Serbia Road Network

By | December 6, 2022

Serbia’s current and planned highway network.

According to wholevehicles, Serbia has a fairly limited road network of main roads, serving only the largest towns. Smaller towns usually have to be reached via secondary roads. Serbia has one through highway from the border with Hungary via Beograd to North Macedonia and the second highway is the connection between the border with Croatia and Beograd. A highway has also been opened from Niš to Dimitrovgrad, the border with Bulgaria. Serbia therefore plays a vital link in international traffic to Greece and Turkey, and has the only through highway from north to south in the Balkans. The highways are toll roads. There is a highway under construction from Beograd to Bar in Montenegro. Construction is also slow on a southern bypass of Beograd, as the route through Beograd is congested. The quality of the highways is generally quite good.

Car pit

Serbia has a growing network of motorways, locally referred to as a ‘car pit’. The numbering of these is variable, signposts with A numbers, M numbers and E numbers exist. The main highways run from Beograd (Belgrade) to the country borders. The A1 forms the main axis from the border with Hungary via Subotica, Novi Sad, Beograd and Niš to the border with North Macedonia. The A2 is a partially completed motorway from Beograd to the border with Montenegro. The A3 is the connection between Croatia and Beograd. The A4 is the number for the highway from Niš to the border with Bulgaria. The A5is a highway under construction, connecting the A1 and the A2. There are also plans for a number of new motorways. The traffic volumes on the motorways are low outside Beograd. The busiest point is the Gazela Bridge in Beograd over the Sava, which counts 160,000 vehicles per day.

Motorways in Serbia
A1 • A2 • A3 • A4 • A5 • Autoput Beograd – Vršac • Autoput Paraćin – Zaječar • Autoput Kragujevac – Batočina • Autoput Kuzmin – Sremska Rača • Autoput Novi Sad – Ruma • Autoput Ruma – Šabac • Autoput Niš – Pristina • Ring Beograd

Main roads

As of 2013, there is a new road numbering system in Serbia, divided into four classes; class IA, IB and II-A and II-B. There was a temporary change of classification in 2012, but this has expired.

For more information, see Main roads in Serbia.

Main Roads in Serbia

Magisterial

The M roads formed the main road network of Serbia, connecting all major cities and areas. Most of these roads were single-lane, but some short sections were double-lane, especially around the larger cities. The roads were still numbered according to the old Yugoslav system from 1980 to 2011.

Main roads in Serbia until 2011
M1 • M2 • M3 • M4 • M5 • M7 • M8 • M9 • M18 • M19 • M21 • M22 • M23 • M24 • M25

European roads

The E-roads are prominently signposted in Serbia when they go over highways, the two most important highways are even primarily known by the E number.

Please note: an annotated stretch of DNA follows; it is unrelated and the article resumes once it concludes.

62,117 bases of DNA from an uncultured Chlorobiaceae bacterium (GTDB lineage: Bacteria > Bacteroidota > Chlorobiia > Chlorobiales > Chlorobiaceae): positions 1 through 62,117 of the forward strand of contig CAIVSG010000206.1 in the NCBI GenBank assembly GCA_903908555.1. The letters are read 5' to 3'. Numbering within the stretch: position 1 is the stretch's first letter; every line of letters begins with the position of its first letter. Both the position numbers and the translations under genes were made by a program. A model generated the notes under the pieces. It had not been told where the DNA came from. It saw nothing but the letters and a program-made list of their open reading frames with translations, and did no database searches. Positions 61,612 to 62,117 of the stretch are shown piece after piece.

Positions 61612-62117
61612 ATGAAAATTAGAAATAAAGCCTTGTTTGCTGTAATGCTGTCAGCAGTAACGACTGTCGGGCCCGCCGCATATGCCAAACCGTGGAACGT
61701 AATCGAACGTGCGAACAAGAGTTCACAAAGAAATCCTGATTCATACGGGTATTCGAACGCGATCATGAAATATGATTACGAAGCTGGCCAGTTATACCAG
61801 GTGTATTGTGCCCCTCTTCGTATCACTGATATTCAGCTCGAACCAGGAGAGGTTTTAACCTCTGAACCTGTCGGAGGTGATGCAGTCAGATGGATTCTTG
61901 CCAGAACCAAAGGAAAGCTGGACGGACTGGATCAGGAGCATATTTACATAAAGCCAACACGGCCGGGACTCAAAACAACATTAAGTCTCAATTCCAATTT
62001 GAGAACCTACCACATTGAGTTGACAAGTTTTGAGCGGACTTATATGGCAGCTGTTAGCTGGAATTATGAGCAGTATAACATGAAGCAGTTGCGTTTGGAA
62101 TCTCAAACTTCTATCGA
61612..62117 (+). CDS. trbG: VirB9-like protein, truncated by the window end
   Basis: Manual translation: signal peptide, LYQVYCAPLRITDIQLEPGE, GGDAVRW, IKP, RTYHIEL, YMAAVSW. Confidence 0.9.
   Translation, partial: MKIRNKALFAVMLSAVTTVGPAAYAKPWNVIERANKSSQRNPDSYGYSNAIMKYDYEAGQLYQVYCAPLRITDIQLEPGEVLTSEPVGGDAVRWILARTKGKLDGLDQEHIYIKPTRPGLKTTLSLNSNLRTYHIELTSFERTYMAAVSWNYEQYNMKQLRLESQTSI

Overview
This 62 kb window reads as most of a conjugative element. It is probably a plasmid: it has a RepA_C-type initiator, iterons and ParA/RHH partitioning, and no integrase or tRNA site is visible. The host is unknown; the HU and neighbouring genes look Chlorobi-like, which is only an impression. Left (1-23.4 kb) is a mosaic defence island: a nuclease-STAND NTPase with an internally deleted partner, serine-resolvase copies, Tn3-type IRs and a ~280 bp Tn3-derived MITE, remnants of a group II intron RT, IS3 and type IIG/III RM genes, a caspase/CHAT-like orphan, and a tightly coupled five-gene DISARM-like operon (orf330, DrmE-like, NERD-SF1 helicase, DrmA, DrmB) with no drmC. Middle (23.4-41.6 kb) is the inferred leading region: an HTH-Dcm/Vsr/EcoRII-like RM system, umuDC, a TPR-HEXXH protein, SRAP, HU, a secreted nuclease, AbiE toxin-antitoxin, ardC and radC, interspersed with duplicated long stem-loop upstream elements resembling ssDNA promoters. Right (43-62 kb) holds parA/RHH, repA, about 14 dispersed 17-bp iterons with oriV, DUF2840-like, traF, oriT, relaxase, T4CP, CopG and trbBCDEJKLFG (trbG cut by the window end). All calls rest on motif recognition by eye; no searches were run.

European roads in Serbia
E65 • E70 • E75 • E80 • E662 • E761 • E763 • E771

Nodes

Junctions in Serbia
vor Batajnica • Čvor Bubanj Potok • Čvor Dobanovci • Čvor Niš-Trupale • Čvor Orlovača • Čvor Ostružnica

Road management

The national road authority of Serbia is Putevi Srbije (Cyrillic: Путеви Србије), which calls itself ‘Roads of Serbia’ in English. Putevi Srbije manages the first and second class roads, namely road category IA (motorways), IB (main roads) and II A and II B (other main roads). The network covered 16,374 kilometers in 2021. In that year, Putevi Srbije managed 3,426 bridges and 107 tunnels, 61 of which are longer than 100 meters.

Toll roads

The highways in Serbia are toll roads with an open or closed toll system; With closed toll systems, you get a ticket when entering and pay when you leave the highway. All highways are toll roads, with the exception of the route through Beograd. Euro is accepted at all toll stations.

Road numbering

The (former) planned A-numbers of 2009.

Since 2009 there is an A numbering system for motorways. In practice, however, these are not signposted, the relevant E numbers are indicated, or the numbers of the Yugoslavian M roads. Only the more modern signage shows the A numbers. Road numbers for other roads do not have a prefix, but you can tell by the color what type of road you are driving on.

Numbering 2009

The following A numbers appeared on a 2011 intensity map:

  • A-1: Horgoš – Novi Sad – Beograd – Niš – Preševo
  • A-2: Beograd – ačak
  • A-3: Vrsac – Beograd – Zid
  • A-4: Kragujevac – ačak – Užice
  • A-5: Nis – Dimitrovgrad
  • A-6: Užice – Boljare

Renumbering 2013

In 2013, the A-numbering was changed again:

  • A1: Horgoš (H) – Novi Sad – Beograd – Niš – Preševo ​​(MK)
  • A2: Beograd – ačak – Požega (MNE)
  • A3: Batrovci (HR) – Beograd
  • A4: Nis – Dimitrovgrad (BG)
  • A5: Pojate – Kruševac – Kraljevo – Preljina

Signage

The signage on the highways consists of green signs with white letters, in both Latin and Cyrillic script. On the underlying road network, the signs are yellow with black letters. Highway exits have yellow signs for the exit targets, and green for the through targets. Motorways have blue signs with white letters.

As of June 1, 2018, the speed limit on motorways in Serbia has been increased from 120 to 130 km/h. Serbia thus became the 20th country in Europe with a speed limit of 130.

Road safety

Year Road fatalities
2010 660
2011 731
2012 688
2013 650
2014 536
2015 599
2016 607
2017 579
2018 548
2019 534

Serbia is one of the least safe countries in Europe, with 85 road deaths per 1 million inhabitants in 2015. The country scores comparable to neighboring Croatia and slightly better than neighboring Romania and Bulgaria.

Serbia Road Network